Or, at least, I always play games with my confidence. This time, I used a calculator and arbitrary standards in a rap song. Ten thousand hours? I thought bitterly. How is that possible?
By the time I reached the Quebec hostel, I had successfully chewed away most of my second language confidence. The words “Parlez-vous anglais?” practically fell out of my mouth. The lady at the front desk smiled back at me. “Yes, of course,” she responded, helping me check-in and stowing my bag. I told her thank you–didn’t even attempt a merci– and headed out the door.
I immediately felt bad about it. One of my personal rules is “love > fear.” It’s a cutesy and unspecific rule with about a million flaws, but I use it all the same. I use it because, in some moments, it’s a solid reminder. It was certainly a solid reminder as I stepped down the sunny Quebec City streets in search of breakfast. My fear of francophone judgement was overriding the hours (albeit not 10,000) that I’ve put into learning their beautiful language.
So I ordered my breakfast in French. They served me right back in French.
I asked for directions in French.
I went back to the hostel, and spoke to some francophone roommates. They asked if I could switch rooms so their friend, in another room, could bunk with them. I agreed. We sorted out those details in French, too.
I even met a friend from Ireland who couldn’t eat gluten, and inquired about the menu for him at a couple restaurants.
Not bad for 3,500 hours.
And so, as I get ready for my government bilingualism test and my fourth year courses en francais next year, I’m feeling just a little bit more confident. Just a bit. But for me, that bit is a really big deal.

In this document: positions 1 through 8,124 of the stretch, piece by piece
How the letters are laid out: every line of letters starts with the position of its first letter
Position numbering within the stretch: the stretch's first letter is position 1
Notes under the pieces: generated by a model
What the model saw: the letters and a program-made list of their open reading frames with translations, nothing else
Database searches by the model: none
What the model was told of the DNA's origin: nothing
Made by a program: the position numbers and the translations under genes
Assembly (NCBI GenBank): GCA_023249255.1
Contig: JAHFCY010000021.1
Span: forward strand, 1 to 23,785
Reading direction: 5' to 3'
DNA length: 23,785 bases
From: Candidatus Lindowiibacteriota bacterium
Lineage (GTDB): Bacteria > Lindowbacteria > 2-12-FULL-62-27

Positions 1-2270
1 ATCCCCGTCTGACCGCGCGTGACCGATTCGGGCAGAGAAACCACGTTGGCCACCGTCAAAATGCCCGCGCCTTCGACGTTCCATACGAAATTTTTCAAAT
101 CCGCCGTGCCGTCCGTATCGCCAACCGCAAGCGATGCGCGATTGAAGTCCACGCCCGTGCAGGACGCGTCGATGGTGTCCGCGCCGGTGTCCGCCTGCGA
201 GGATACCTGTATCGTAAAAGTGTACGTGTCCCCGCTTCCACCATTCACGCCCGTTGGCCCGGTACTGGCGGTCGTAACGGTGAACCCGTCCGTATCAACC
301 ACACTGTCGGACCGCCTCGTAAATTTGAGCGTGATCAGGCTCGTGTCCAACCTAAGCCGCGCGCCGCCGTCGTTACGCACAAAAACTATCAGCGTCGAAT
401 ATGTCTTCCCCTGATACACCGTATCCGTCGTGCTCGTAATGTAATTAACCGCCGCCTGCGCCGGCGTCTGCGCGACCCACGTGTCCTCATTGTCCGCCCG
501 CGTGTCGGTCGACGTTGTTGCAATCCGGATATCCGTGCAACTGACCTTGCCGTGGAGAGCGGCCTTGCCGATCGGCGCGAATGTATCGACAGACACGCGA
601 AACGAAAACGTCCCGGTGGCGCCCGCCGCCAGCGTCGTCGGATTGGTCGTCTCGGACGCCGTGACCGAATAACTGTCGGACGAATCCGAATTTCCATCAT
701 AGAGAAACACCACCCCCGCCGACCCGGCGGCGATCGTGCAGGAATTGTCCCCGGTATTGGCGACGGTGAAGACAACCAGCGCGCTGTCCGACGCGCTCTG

So thank you, thank you Quebec. Thank you for not laughing at my accent, or switching to English when I mixed up my pronouns. Thank you for understanding when my imparfait was particularly imperfect. Most of all, thank you for serving me in French–and for smiling at the fact that I’m trying to speak your language.
Thank you for a great 3 days, Quebec. You’re really not as scary as everyone seems to think.
2 thoughts on “Quebec, You Make Me Self-Conscious (But I’m Just Being Silly)”
All my life I’ve periodically taken a stab at french, then draw a blank when it comes time to using it. The latest is using Rosetta Stone, which my brain has now simply adapted to in order to find the correct answers. It hasn’t solved the conversation engagement problem. Last week a guy from france was sitting next to me at a restaurant and I wanted to ask which “region” he was from and realized, once again, i couldn’t remember the frigging words. While in Tanzania, english was so easy to fall back on that, unlike my peers, I never became well versed in swahili — one of the easiest languages to learn. Over ten years later, those peers still retain that knowledge. I can barely remember how to order a beer. It’s frustrating as all hell. My next attempt is intensive conversational french lessons with a veteran french teacher. Crossing fingers this works. Any tips you have I would love to hear.
My only tip, besides the usual “listen to French radio, practice conversations, etc” is to try playing with Duolingo in your spare time…it’s free and good language practice: http://www.duolingo.com